Gus Hansen talks WSOP Main Event 2009

Gus Hansen
"My strategy is to win."

Gus Hansen hasn't been around much at the 2009 WSOP, but the Great Dane still made his presence felt with a ninth-place finish in the $50k H.O.R.S.E. World Championship.

The Main Event is only the fourth event that Hansen's played at this year's WSOP, but he's one of the most popular players amongst spectators in the Amazon Room.

Hansen is regarded as one of the best players to never win a bracelet, and the Main Event is the last chance he has in 2009.

He chatted with while folding a few hands in front of a rail packed with spectators sweating his action.

"My strategy is to win, but I can't win it on the first day, so I'm going to take it easy," said Hansen.

"It's such a big field. We start with fairly healthy stacks, everybody has 30,000. We're still playing low blinds and we've just right now got the antes on. It's time to take it easy."

Hansen survived Day 1 with a 40k chip stack, and was one of the lucky ones out of the opening-day field of 1,116 players.

Gus Hansen
"Some people want to bluff me, some people are a little scared of me, and some people just try to play their own game."

"I've actually played at three different tables so I haven't really had time to figure out who's who," Hansen said.

"I'm just taking it quiet and easy until I have a good hand, and maybe throw in a small bluff, nothing too wild or crazy."

Hansen doesn't have a long history of success in the Main Event, but he did cash for $41,816 by finishing 160th last year, and he also finished 10th in the 2007 WSOP Europe Main Event.

The fan-friendly cash-game legend spent much of Day 1A chatting up and taking pictures with fans around the rail, not turning away anyone who asked for an autograph or photo.

The spectators increased in number as the day went on, and even some of his opponents at the table couldn't resist engaging in conversation with one of poker's rock-star personalities.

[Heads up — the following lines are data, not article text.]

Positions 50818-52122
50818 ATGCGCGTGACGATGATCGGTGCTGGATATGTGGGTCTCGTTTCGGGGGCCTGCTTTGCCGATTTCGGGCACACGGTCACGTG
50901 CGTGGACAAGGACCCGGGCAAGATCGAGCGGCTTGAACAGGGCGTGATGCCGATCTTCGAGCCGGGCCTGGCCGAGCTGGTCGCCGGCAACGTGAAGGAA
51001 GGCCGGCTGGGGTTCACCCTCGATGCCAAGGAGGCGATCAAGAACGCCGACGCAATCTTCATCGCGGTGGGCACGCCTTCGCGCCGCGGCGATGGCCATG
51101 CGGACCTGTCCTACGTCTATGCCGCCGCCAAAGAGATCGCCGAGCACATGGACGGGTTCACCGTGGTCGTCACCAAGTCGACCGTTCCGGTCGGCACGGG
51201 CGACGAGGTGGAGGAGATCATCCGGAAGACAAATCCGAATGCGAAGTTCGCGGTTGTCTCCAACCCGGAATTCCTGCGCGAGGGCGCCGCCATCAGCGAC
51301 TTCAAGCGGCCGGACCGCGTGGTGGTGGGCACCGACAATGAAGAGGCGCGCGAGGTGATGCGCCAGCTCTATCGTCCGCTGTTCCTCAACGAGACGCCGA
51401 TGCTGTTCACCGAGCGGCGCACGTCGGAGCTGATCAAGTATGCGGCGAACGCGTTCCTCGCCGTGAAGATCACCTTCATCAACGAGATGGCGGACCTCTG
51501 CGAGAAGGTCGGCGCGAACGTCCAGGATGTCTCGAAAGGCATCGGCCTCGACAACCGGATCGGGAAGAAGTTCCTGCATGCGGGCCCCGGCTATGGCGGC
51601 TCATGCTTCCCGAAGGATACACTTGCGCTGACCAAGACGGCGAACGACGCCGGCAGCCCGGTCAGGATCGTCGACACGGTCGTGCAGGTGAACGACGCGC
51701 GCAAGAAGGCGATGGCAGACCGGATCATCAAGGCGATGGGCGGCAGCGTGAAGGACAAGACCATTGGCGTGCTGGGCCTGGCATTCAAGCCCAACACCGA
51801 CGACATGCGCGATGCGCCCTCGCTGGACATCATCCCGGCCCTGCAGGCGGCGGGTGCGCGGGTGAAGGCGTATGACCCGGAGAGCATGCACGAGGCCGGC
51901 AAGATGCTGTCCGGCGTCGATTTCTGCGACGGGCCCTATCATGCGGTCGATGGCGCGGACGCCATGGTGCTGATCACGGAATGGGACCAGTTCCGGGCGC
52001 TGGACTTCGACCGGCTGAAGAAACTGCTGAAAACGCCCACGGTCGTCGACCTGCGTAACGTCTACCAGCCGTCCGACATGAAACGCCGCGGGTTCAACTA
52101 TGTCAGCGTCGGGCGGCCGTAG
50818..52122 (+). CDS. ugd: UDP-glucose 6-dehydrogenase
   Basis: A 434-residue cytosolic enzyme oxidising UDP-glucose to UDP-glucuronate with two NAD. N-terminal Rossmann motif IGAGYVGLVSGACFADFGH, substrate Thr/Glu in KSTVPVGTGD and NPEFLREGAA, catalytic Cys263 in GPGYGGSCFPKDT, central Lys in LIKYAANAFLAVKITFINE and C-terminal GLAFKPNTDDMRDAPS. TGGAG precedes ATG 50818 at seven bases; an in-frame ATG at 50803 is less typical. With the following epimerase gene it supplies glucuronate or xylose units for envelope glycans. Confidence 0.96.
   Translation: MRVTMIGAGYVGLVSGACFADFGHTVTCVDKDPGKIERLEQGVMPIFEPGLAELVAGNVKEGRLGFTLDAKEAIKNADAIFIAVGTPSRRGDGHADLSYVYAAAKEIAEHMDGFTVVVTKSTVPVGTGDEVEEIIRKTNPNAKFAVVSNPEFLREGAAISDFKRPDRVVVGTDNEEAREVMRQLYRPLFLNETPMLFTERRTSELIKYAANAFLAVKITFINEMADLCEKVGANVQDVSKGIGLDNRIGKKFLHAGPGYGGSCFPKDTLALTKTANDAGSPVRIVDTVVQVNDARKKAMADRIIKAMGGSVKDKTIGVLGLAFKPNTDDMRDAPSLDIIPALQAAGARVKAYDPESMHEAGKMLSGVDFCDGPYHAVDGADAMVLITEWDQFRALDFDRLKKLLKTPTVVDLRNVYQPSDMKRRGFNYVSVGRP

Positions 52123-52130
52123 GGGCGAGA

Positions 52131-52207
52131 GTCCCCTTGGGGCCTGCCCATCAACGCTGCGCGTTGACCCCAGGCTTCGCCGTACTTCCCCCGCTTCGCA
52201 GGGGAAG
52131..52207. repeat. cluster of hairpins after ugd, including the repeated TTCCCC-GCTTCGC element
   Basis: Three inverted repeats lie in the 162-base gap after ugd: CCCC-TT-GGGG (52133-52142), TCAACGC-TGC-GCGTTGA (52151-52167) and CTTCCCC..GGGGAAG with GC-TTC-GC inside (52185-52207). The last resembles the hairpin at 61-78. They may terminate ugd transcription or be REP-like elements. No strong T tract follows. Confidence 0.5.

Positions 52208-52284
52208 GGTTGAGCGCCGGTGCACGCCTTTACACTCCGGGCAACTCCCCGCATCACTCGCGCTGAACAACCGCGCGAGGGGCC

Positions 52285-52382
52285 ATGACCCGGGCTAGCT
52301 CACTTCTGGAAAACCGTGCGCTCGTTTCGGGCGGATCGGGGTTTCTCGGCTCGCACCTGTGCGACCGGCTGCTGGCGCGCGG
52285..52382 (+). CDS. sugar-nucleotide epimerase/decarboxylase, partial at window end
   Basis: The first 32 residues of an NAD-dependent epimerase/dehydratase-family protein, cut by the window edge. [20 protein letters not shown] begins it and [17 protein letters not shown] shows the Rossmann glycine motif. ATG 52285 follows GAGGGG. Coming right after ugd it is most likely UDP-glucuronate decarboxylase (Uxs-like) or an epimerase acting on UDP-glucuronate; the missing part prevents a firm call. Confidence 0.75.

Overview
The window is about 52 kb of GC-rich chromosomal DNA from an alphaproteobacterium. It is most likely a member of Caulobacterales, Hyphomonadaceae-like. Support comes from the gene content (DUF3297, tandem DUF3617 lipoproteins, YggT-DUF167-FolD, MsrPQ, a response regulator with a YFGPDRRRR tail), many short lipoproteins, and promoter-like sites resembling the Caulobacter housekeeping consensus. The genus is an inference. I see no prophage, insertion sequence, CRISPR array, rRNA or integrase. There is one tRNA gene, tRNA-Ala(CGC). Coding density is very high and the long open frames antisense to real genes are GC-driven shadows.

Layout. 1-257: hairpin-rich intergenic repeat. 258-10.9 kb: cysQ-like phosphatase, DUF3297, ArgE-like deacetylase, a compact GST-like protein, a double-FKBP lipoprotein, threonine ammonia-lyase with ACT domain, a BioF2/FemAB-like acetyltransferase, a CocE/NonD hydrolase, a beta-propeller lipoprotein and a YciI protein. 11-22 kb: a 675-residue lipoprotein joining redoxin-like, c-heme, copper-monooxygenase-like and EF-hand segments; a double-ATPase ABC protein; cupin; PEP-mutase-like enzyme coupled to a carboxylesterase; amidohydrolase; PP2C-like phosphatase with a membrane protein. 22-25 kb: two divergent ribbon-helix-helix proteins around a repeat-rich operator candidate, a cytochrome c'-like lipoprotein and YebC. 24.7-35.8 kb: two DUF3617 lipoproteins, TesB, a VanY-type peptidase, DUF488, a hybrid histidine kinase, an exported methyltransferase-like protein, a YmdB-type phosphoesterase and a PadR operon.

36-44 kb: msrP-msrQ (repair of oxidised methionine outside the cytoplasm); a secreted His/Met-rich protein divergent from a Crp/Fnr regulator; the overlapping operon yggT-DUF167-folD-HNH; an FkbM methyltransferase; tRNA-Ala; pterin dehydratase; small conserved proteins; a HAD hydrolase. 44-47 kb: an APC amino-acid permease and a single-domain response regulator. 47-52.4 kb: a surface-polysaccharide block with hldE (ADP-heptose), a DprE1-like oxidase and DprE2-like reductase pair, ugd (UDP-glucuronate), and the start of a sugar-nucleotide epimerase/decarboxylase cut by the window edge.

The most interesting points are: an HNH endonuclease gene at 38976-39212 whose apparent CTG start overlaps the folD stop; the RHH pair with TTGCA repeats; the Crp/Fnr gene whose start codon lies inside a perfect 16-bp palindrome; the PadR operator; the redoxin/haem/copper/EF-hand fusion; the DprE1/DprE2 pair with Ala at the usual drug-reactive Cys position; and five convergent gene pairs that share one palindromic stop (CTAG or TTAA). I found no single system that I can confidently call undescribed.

Dealing with the different reactions he gets from opponents is a dimension of the game that players who aren't as famous as Hansen don't have to deal with.

"I think all the reactions are very different," Hansen said.

"Some people want to bluff me, some people are a little scared of me, and some people just try to play their own game. It depends on the person, and it's up to me to figure out who's who."

"I think that's what's one of the beauties of poker. It really depends who you're up against. Are you up against the old lady from Arizona, or the young reckless guy from Europe. Who is it? It's up to the player to determine, so it really depends on who's sitting at the table."

Despite playing only a few events, Hansen has displayed a conservative playing style that's unusual to see from the normally aggressive cash gamer.

His high finish in $50k H.O.R.S.E. reminded everyone that he's one of the best and most well-rounded players in the world.

"Overall I was very happy with my H.O.R.S.E. performance, unfortunately it would have been a lot more fun to make it a step further to the final table, but maybe I'll take the Main Event instead," Hansen said.

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